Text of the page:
A bit of a time consuming process the first time, so make sure you have some nice tea or something before you start :)
This build process has been tested on an Ubuntu 20.04 system with standard development tools installed, in addition to rustup (which is required). We require rustup because we will build our own toolchain during the build, and link the result through rustup for easier invocation of the Rust compiler.
To build a boot image, you'll need the limine bootloader installed. In particular, we need the EFI code to help boot Twizzler through their boot protocol.
To run qemu through the build system, you'll need qemu installed.
Installing the tools:
- sudo apt install build-essential
- sudo apt install python
- sudo apt install cmake
- sudo apt install ninja-build
- Install Rust https://www.rust-lang.org/tools/install
Building Twizzler is done in several steps:
- Building xtask.
- Building the toolchain.
- Building Twizzler itself.
Fortunately, step 0 is handled automatically whenever we try to do anything. That's because xtask is
the "build system orchestrator". Essentially, building Twizzler requires using the right toolchain,
target specification, and compile flags at the right times, so we've placed that complexity in an
automation tool to make builds easier. To get an idea of what xtask is doing, you can run
cargo xtask --help. Note that this repo's cargo config provides aliases for the common commands,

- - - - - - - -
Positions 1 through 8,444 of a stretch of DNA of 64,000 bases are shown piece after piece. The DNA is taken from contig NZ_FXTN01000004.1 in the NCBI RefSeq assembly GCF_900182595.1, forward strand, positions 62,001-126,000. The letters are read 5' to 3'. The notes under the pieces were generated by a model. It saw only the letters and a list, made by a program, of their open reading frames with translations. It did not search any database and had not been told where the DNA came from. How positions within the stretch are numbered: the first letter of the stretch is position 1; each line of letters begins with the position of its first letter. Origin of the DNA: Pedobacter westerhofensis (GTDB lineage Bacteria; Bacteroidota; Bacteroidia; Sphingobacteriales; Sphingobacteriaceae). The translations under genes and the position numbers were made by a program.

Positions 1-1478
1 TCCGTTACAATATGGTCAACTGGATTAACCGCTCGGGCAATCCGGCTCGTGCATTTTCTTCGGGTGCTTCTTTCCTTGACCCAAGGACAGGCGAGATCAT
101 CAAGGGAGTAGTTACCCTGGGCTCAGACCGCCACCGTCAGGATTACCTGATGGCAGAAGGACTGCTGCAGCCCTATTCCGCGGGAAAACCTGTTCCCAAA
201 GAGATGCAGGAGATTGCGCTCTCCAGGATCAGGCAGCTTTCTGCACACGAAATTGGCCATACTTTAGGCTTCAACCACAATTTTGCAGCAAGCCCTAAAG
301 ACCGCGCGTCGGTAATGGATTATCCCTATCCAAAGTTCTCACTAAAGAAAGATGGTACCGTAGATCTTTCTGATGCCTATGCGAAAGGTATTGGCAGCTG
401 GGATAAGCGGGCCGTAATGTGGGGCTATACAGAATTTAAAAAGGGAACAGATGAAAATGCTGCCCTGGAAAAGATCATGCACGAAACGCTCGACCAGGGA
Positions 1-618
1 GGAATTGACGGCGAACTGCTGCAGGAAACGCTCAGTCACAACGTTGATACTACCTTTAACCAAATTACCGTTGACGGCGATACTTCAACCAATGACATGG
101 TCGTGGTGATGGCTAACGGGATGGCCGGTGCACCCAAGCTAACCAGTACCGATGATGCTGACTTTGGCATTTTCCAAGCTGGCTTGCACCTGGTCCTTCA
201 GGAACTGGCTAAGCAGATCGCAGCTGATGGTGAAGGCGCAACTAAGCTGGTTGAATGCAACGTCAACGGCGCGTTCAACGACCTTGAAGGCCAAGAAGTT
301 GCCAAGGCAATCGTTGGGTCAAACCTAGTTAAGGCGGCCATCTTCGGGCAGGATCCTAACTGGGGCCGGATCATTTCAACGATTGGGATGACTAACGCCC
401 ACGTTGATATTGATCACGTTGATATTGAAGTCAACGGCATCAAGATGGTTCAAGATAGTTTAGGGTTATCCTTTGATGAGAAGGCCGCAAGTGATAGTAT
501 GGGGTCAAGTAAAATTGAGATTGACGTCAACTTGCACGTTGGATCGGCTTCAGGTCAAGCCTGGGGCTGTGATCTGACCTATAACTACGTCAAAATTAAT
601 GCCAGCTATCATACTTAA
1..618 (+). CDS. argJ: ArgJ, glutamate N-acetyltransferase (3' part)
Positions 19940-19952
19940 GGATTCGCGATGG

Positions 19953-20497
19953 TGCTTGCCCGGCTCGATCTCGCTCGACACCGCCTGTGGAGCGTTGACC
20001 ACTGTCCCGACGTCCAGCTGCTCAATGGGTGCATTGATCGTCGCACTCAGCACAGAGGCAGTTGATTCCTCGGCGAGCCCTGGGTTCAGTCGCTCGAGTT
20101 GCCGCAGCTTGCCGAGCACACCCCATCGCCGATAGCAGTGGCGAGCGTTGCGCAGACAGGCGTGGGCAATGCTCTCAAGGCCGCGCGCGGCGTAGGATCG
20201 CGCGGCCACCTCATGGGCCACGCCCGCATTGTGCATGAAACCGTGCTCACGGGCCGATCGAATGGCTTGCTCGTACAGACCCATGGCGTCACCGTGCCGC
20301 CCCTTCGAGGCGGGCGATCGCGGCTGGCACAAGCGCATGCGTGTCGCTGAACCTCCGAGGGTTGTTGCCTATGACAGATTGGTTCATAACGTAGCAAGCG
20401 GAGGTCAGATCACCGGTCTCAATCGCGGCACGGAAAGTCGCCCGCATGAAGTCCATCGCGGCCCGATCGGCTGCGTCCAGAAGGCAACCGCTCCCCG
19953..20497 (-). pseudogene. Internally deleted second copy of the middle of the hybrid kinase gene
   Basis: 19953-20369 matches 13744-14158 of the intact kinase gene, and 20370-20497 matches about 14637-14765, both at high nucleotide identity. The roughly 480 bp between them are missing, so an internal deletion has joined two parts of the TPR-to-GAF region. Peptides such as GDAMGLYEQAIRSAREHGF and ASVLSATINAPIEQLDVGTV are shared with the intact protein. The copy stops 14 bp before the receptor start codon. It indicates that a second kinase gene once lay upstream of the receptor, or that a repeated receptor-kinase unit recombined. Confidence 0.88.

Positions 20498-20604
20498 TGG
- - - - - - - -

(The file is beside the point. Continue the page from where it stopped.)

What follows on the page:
as we will see below. In fact, it's advisable to NOT use the default cargo commands, and instead run
everything through xtask.
Step 1: Building the Toolchain
This step takes the longest, but only has to happen once. Run
cd where/you/cloned/twizzler cargo bootstrap
and then wait, while you sip your tea. This will compile llvm and bootstrap the rust compiler, both of which take a long time. At the end, you should see a "build completed successfully" message, followed by a few lines about building crti and friends.
Step 2: Building Twizzler
Now that we've got the toolchain built and linked, we can compile the rest of Twizzler. Run
which will compile several "collections" of packages:
- The build tools, for things like making the initrd.
- The kernel.
- The userspace applications.
By default all will be built in debug mode, which will run very slow. You can build for release mode with:
cargo build-all --profile release
Step 3: Running Twizzler
You can start Twizzler in Qemu by running
which will bootup a qemu instance. If you want to run the release mode version, you can run
cargo start-qemu --profile release
Step 4: Exiting Twizzler
At the moment Twizzler does not have a shutdown command. To exit the QEMU based simulation use the
Ctrl-a X command which is a part of the simulator.